"But you can say that a couple of boys are still in the camp that want to say Hello to the folks around Hamilton. Lieut. Dave Howard of Kitchener, of the United States Air Force, and F/O Harold Beaupre of Waterloo, are feeling swell. I only wish they could have come with us.”
Was With Col. Merritt
Another story of being taken prisoner at Dieppe was told by Major Charles Page, Calgary, who commanded a section of the Calgary Tank Regiment that landed at Dieppe. His tank, he said, was put out of action early in the battle.
"Our tank was at such an angle" he said, "that we could not use our guns. So we abandoned ship. There wire five of us. We took hand grenades and Tommy guns with us. We got behind the seawall and let them have it. We were taken prisoner after one of us had been killed and two wounded. I myself was untouched"
Major Page stated that 100 other Canadian officers, including Col. Cecil Merritt of Vancouver, had been in his prison camp in Germany. Col. Merritt, who was the first Canadian to win the Victoria Cross in this war, was moved later to another camp, said Major Page, adding another officer prisoner was Lieut. Jack Taylor, Hamilton athlete.
Major Carl Aberhart, Toronto, formerly with the Toronto General Hospital, was another arrival. He has been in hospital in England since the North African campaign, a victim of a tropical fever. He served with a Canadian hospital unit.
Among Sicilian casualties returning were Cpl. Jack Stiles, Grande Prairie, Alta.; Sigmn. Joe Caldwell, London, Ont.; Pte. Don Easter, Brockville; Pte. Martin Reid, Drumheller, Alta.; Cpl. Don Makaig, Hensall; Sgt. George Abbott, Montreal; Sgt. Ford Smith, Vancouver; L-Cpl. Ron McNaughton, Guelph; Pte. Laberge, Levack Mines.
Dieppe prisoners of war included Pte. Carl Juhlke, Hamilton; Pte H. W. Bradley, Lakeview; Pte. Charles Hoskins, Windsor, Ont.; Cpl. R. Ostiguy, Montreal, and L-Cpl. G. Jalbert, Montreal.
The Germans did a lot of groaning especially about the food, and were not feeling too happy about all the bombing they were taking, Pte. Jack Napier of Toronto opined. He had been taken prisoner at Dieppe after a hand grenade struck him and amputated his left leg.
"That's the only reason they didn't put me in chains too,” he said.
"The prisoners used to be allowed a little while each night to talk to the guards through special interpreters, he said, and sometimes "you could see the Germans were just about fed up with it all. They couldn't say much, but you could see how they felt."
Some Sicily Casualties
Wounded Canadian fighting men who stormed into the rocky terrain of Sicily in the invasion last summer were included in the passenger list.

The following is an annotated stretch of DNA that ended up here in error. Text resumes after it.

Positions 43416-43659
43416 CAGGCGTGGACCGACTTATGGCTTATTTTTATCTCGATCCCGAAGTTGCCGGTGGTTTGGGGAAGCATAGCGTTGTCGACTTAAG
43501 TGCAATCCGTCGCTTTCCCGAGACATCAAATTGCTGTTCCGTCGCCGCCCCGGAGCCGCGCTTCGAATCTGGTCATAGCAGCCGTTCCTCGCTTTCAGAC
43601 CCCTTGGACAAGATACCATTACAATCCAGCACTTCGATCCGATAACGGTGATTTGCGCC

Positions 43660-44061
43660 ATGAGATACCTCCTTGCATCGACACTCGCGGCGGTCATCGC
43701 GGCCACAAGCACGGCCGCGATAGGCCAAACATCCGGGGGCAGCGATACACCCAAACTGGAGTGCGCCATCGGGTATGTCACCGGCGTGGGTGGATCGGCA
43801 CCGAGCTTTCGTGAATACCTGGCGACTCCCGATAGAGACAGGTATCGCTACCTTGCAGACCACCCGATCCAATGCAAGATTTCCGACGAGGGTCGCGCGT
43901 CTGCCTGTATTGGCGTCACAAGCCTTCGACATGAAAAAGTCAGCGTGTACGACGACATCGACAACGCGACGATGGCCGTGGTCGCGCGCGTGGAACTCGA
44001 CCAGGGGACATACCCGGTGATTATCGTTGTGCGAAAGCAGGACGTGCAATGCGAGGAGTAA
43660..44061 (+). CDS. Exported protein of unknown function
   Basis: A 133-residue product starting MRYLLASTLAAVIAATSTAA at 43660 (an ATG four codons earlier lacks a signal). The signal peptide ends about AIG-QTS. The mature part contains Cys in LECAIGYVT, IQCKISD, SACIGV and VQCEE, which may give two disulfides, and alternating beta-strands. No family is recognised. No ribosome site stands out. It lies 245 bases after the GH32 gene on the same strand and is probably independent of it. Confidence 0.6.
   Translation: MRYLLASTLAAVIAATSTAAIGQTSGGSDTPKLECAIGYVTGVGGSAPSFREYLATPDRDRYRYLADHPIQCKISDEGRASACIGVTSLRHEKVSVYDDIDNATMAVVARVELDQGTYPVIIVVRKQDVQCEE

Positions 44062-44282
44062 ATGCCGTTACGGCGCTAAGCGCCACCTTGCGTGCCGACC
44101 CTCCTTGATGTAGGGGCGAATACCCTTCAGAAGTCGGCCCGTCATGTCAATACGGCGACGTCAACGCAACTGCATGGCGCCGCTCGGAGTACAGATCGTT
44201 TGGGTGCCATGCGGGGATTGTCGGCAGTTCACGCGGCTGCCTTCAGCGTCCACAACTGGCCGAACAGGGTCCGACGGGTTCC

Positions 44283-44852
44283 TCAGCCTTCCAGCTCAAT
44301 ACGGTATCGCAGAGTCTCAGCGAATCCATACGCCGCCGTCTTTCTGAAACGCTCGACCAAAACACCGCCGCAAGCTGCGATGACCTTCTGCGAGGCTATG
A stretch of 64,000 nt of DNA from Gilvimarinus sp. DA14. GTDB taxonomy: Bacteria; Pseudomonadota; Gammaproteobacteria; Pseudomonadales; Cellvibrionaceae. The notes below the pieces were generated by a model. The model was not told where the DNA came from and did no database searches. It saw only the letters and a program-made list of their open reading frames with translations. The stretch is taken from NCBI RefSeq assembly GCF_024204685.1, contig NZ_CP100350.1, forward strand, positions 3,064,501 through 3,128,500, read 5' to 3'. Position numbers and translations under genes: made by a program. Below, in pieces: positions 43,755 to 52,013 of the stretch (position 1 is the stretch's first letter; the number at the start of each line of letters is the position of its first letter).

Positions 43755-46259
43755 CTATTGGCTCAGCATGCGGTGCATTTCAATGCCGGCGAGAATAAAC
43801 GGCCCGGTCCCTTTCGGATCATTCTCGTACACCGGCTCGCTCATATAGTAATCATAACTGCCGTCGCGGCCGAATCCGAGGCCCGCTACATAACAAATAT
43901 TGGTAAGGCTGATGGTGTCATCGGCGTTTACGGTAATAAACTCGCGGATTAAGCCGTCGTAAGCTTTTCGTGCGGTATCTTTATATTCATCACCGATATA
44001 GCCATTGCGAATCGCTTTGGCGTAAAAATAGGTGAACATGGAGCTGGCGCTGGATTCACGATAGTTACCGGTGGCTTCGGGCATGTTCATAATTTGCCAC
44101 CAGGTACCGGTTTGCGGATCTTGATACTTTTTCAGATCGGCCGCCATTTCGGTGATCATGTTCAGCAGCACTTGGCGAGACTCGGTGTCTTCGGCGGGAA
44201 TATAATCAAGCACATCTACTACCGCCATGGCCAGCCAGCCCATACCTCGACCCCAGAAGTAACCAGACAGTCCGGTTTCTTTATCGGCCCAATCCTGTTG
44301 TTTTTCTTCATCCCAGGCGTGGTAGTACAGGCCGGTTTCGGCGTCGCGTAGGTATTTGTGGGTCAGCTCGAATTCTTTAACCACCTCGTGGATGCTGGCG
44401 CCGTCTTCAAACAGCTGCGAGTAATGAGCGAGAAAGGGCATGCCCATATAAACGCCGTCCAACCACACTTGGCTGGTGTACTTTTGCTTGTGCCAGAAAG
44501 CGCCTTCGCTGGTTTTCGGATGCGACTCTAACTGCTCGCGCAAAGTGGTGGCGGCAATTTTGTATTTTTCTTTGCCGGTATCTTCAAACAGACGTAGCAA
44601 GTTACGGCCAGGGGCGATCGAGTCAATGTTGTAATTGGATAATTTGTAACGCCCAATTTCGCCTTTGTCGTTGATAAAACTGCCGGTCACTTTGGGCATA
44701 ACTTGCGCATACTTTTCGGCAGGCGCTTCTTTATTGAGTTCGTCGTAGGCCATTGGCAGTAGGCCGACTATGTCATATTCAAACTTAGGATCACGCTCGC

One of them was Lt. Guy Robitaille of Lauzon, Que., who won the Military cross for his part in a hot engagement July 27. Lt. Robitaille and his platoon of the Royal 22nd Regiment of Quebec attacked and destroyed four vital Nazi machine-gun posts during a battle near Mont Santa Maria.
Robitaille was wounded in the thigh about one-half hour after the engagement started, but kept on for another hour until a burst of shrapnel caught him.
Killed in the same action was the company commander. Capt. Leo Bouchard of Riviere du Loup, Que. who had won the M.C. only a short while before.
Another wounded officer was Lieut. S. E. Atkinson of London, Ont., a member of the Royal Canadian Regiment since the war broke but. It was on July 24 he was wounded, the same day the R.C.R. commanding officer, Lt. Col. R. M. Crows of Guelph, was killed.
Captain James Edmond of Montreal had been the victim of a land mine explosion. He was riding in a jeep with three others when the mine was set off, throwing him 10 feet away from the vehicle.
Dislikes Sicily's Flies
"Sicily was all right, if you only could get rid of the fleas, flies and heat," said Sgt. E. D. Levittoff, Provost, Alta., otherwise known as Dusty. A member of the Edmonton Regiment, he had "got it" when a mortar shell exploded hardly five feet away from him.
The Sicilians treated the Canadians and British "swell," he said, in more than one case tipping them of about German minefields or warning them where the Nazis were waiting in ambush.
Sgt. Jerry Howard of Toronto had the unique distinction of getting into trouble two miles behind the enemy line. He and an officer "a Lieutenant Carter from somewhere out west" were on reconnaissance when they got too far from their own lines. The enemy spotted them and a well placed mortar shell "blew us off the motorcycle. Then they machine-gunned us as we tried to get over a wall.”
The officer was killed and Howard took six bullets through his body and was left for dead until his own troops came up later.
Others wounded in Sicily who returned today included Pte. Chester Harcott of Lac Labicke, Alta.; Tpr. R. R. Bryant of Montreal, and Pte. Hugh Munro of Vancouver.
|23 June 1941||one Me109F||destroyed *|
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* Escorting Bristol Blenheims
Thanks to nephew Chris for the photos !